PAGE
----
White's latest target: women reporters


April 13, 1999|By MILTON KENT

Former Green Bay defensive lineman Reggie White didn't have a great 1998 in terms of his public pronouncements, and 1999 isn't starting out particularly great either, what with a poorly timed diatribe against female reporters in the locker room.

A portion of White's forthcoming book "Fighting the Good Fight" regarding his disdain for the presence of reporters of the opposite sex in locker rooms, was excerpted in last Thursday's Wall Street Journal, and it was almost as noxious as the anti-gay, anti-Hispanic, anti-Native American spew he put forth before a meeting of the Wisconsin legislature.

Some 21 years after a federal judge ruled that female reporters had just as much right to be in a locker room as male reporters, White is railing against the policy.

In his diatribe, White contends that male athletes shouldn't be forced to "walk around naked in front of women who aren't their wives," and extends his concern to WNBA players who have to face male reporters in various states of undress.

White further complains that an open locker-room policy could give female reporters and camerawomen the opportunity to film players showering or walking to their lockers naked.

"They can keep the film for themselves, make copies, give it to friends -- and who knows what else?" wrote White.

There are so many mistaken notions attached to White's "thinking," but let's try to address a few of them.

Let's start with the premise that a locker room full of sweaty, naked people -- male or female -- is necessarily a sexual turn-on. A reporter's presence in a locker room is a practical matter brought on by the combination of unrelenting deadlines, competition and the need for access, both before and after games. The overwhelming number of sportswriters and broadcasters I know find very little alluring about the locker room, and no one would be there unless they had to.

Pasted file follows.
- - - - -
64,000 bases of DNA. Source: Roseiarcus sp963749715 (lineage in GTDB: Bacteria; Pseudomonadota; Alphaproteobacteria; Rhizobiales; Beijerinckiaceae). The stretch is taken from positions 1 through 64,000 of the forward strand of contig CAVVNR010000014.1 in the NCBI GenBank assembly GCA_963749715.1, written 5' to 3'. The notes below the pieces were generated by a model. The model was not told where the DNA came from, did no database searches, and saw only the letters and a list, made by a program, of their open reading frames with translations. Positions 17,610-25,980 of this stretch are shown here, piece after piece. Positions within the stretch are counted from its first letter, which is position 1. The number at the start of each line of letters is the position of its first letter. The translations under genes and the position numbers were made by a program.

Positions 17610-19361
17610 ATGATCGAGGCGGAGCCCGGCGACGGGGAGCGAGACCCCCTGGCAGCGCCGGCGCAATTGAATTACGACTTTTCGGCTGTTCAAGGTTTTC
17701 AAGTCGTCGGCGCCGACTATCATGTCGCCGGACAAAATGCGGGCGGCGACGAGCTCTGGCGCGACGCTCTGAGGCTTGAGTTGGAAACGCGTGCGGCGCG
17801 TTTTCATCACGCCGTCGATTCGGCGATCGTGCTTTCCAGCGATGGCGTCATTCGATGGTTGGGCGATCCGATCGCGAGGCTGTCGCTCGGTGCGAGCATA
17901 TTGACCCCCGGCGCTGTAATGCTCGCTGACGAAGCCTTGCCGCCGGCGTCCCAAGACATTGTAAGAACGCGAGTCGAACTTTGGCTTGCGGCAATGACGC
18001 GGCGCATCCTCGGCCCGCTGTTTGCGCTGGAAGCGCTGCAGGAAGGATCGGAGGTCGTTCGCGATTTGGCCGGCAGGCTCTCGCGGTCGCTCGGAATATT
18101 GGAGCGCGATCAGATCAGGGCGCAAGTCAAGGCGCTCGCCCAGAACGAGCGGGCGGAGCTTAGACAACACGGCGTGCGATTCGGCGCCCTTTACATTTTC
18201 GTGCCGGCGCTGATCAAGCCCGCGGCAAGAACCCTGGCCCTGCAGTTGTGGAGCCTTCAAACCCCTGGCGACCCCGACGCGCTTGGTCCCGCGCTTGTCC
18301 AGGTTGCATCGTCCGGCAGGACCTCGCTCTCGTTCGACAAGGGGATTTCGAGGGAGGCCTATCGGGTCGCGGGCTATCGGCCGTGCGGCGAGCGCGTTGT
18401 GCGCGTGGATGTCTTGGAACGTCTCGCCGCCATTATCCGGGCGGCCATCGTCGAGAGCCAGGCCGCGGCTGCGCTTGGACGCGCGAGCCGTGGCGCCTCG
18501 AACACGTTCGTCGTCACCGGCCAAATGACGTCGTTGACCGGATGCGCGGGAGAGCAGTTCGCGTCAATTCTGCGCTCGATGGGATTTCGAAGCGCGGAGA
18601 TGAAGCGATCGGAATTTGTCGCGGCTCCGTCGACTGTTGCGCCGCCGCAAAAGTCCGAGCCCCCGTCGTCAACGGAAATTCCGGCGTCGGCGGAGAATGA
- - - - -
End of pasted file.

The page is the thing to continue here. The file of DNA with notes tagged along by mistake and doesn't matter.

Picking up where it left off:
Secondly, no player in any sport is forced to walk around naked in a locker room. There are towels and bathrobes available to anyone who wants them, and most reporters gladly respect a player's desire for modesty.

And the notion that a photographer or camerawoman would collect pictures or videos of nude athletes and trade them is so laughable so as not to be taken seriously. However, what should be taken seriously is a particularly disgusting portion of White's article where he recounted the 1990 incident in which Lisa Olson, then a reporter for the Boston Herald, was sexually harassed by three New England Patriots, who deliberately exposed themselves to her while she waited in the locker room for an interview.

White, while calling the players' conduct "boorish," comes awfully close to excusing it.

"I don't condone what they did," wrote White. "But I can see why those guys from the Patriots were driven to this kind of vigilante action. I've seen a lot of female reporters and camerawomen ogling guys in the locker room. There's not much a player can do about it, which leads to a high level of frustration."

White also said Olson was notorious for staring at players when they were naked, and said she was called a "looker." White contends that some Patriots had raised the issue with management and got no success.

"That's why they took it upon themselves to teach her a lesson," wrote White.

One of the underreported parts of the Olson story is that she only went into the Patriots locker room after a player that she had requested to meet with in an interview room three times didn't show up. Only then did Olson go into the locker room to do her job.

White's charge about Olson staring at naked players is an ugly one, offered only with the backing of unnamed players, and from what we know of libel law, he's walking a fine line of a lawsuit.

It wasn't so long ago that Reggie White, an ordained minister, stood tall and noble among the charred rubble of his Tennessee parish, burned to the ground in a rash of hate-inspired church fires.

Apparently the chapters in White's Bibles relating to tolerance and compassion must have been burned in those fires, for he hasn't stood that tall in quite some time.

Masters magic

Final numbers will come later in the week, but it appears that Sunday's final round of the Masters did quite well in the Nielsen ratings.

The fourth round copped a 10.7/21 overnight rating in the survey of the nation's largest markets, an 8 percent boost from last year's 9.9/26, and an even nicer rebound from the 15 percent fall in third-round ratings from last year to this year.

Milton Kent can be reached via e-mail at mediawtchr (at) aol.com

Pub Date: 4/13/99

Baltimore Sun Articles
Please note the green-lined linked article text has been applied commercially without any involvement from our newsroom editors, reporters or any other editorial staff.